Influencing Broker Valuation of Cross Trades
The SEC alleged that the Adviser likewise disadvantaged its clients in a total of 21 cross trades during a four-and-a-half-year period by executing the trades at valuations that the Adviser had influenced. For example, the Adviser would first seek and obtain end-of-month bond prices from the pricing broker, who may have provided prices consistent with the most recent interdealer market trades in those securities. The Adviser would then challenge the price and persuade the pricing broker to change its valuation, without documenting any basis it may have provided to the pricing broker for the proposed change. Subsequently, the Adviser would execute cross trades at the influenced price, even if it was higher than the prices in recent independent trades of that security.
As a result, the SEC alleged that the Adviser’s buying clients paid more for the bonds in the cross trade executed by the Adviser than they would have paid in a secondary market transaction. The SEC estimated the overpayment amount to be approximately $194,500.
Deficiencies in Compliance Policies and Procedures and Disclosures
In addition to allegations regarding the Adviser’s valuation methods themselves, the SEC also alleged that the Adviser’s compliance policies and procedures, as well as its ADV disclosures, were inadequate.
With regard to the execution of cross trades at the bid price, the SEC alleged that the Adviser’s conduct ran afoul of its internal compliance procedures, which recognized that cross trades may advantage one client over another and required the Adviser to cross bonds at the bonds’ “current market price—the last reported price—average of the bid and ask prices,” later revised to “current market prices provided by the executing broker.” Even though the bid prices were apparently sufficient for the month-end valuation for these illiquid securities, the SEC took the view that crossing bonds at the bid price did not comport with either iteration of the Adviser’s written policy as it was not the equivalent of a “current market price.”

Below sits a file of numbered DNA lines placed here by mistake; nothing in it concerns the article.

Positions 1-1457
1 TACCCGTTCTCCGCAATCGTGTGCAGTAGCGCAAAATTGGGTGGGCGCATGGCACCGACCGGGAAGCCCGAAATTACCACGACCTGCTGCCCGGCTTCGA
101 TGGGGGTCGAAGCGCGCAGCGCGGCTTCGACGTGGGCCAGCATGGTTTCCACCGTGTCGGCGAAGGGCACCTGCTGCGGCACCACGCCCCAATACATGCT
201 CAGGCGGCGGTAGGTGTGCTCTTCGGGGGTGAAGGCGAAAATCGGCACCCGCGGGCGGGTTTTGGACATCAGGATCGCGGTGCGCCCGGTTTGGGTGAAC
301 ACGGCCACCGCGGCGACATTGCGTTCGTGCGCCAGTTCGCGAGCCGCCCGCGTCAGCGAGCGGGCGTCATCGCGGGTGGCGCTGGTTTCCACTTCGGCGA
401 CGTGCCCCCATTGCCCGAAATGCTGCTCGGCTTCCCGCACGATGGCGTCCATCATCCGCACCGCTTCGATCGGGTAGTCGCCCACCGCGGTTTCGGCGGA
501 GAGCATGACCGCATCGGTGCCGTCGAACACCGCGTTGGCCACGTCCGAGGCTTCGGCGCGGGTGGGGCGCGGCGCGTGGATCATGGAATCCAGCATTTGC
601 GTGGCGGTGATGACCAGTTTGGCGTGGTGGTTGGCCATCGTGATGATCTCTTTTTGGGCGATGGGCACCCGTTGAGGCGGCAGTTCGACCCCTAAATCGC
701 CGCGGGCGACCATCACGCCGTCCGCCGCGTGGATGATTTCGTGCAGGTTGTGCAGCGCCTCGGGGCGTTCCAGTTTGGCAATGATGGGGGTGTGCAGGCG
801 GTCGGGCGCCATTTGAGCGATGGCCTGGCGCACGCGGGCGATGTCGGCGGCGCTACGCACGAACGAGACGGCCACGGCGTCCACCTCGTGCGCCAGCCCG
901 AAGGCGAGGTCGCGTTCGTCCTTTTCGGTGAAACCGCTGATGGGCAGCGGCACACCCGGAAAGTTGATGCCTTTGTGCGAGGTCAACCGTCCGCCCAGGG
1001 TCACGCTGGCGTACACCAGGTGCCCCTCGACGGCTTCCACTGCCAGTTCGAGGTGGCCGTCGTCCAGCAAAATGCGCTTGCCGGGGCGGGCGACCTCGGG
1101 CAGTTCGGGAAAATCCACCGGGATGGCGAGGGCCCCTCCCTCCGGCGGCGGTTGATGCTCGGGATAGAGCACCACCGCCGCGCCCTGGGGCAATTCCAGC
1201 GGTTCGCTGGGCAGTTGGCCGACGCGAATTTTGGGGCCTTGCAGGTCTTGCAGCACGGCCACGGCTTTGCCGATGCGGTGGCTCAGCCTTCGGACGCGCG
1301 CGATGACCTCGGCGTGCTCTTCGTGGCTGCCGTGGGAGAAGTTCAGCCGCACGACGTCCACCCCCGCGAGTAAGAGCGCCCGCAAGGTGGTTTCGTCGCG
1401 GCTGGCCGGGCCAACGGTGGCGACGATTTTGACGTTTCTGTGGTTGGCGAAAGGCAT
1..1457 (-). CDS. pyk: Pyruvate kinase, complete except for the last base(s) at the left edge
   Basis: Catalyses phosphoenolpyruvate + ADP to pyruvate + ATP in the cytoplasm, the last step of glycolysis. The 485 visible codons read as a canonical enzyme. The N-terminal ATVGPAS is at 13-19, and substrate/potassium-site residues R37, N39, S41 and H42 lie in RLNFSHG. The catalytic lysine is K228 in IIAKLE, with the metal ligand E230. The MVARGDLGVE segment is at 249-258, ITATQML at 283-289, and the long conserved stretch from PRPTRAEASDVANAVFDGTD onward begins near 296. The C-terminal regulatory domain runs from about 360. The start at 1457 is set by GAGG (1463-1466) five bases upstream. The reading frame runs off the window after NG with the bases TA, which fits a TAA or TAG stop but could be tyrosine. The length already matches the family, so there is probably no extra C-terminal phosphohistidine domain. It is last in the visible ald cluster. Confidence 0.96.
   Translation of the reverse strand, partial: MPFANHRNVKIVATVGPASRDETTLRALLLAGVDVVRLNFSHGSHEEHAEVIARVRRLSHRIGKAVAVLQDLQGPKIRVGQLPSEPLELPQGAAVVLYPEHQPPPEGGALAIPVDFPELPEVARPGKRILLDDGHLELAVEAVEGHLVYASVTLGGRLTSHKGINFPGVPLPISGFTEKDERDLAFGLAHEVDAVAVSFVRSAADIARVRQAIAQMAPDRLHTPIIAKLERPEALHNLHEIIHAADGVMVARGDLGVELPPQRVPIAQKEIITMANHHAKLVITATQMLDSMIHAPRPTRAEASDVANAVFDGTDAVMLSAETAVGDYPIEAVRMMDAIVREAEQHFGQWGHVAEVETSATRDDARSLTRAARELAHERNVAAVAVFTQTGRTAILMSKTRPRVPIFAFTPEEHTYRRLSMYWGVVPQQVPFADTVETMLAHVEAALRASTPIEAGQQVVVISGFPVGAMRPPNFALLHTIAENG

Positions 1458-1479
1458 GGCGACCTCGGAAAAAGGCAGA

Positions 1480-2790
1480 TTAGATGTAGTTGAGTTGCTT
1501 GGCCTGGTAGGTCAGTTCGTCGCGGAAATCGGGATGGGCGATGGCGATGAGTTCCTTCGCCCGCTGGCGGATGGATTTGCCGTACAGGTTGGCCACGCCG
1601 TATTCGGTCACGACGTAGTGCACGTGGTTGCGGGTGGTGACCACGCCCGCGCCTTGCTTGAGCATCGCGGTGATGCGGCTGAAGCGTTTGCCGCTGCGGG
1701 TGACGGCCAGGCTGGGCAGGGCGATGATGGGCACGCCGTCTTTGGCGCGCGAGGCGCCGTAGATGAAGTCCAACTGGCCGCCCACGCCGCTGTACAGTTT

Moreover, the Adviser’s valuation practice and its compliance policy were inconsistent with its Form ADV disclosures, which stated that the Adviser “maintain[ed] procedures which require that all cross transactions are made at an independent current market price.” Although the Adviser ultimately revised its disclosure to be in line with its policy that allowed execution of cross trades at “current market price provided by the executing broker,” the SEC alleged the disclosure was nonetheless materially misleading because the Adviser proposed and executed its cross trades at bid prices it provided to the pricing brokers.
With regard to the Adviser’s purported influence of valuation pricing, the SEC notably took no issue with the Adviser’s challenge of the brokers’ pricing (in fact, the SEC recognized that the Adviser had substantial familiarity with and knowledge of the value of the bonds)—it instead focused on the Adviser’s failure to adopt and implement reasonably designed policies and procedures for its valuation practices. The SEC alleged that the Adviser’s policies were defective in that:
- the Adviser’s portfolio manager—who had a potential conflict of interest—was afforded wholesale and unsupervised discretion to challenge brokers’ valuations;
- the Adviser lacked a valuation committee or any other form of oversight over the basis of the valuation challenges; and
- the Adviser failed to properly maintain documentation supporting the basis of its valuation challenges.
This settlement serves as yet another reminder to investment advisers to appropriately document the basis of their valuation methods, maintain adequate compliance polices and disclosures regarding their valuation practices, and—perhaps most importantly—ensure consistencies between on-the-ground valuation practices, compliance policies, and public disclosures. The SEC’s willingness to look beyond valuation practices to other aspects of an investment adviser’s business—such as the accuracy and consistency of its compliance protocols and disclosures with its actual valuation practice—means that advisers should likewise analyze derivative aspects of their valuation practices for potential weaknesses.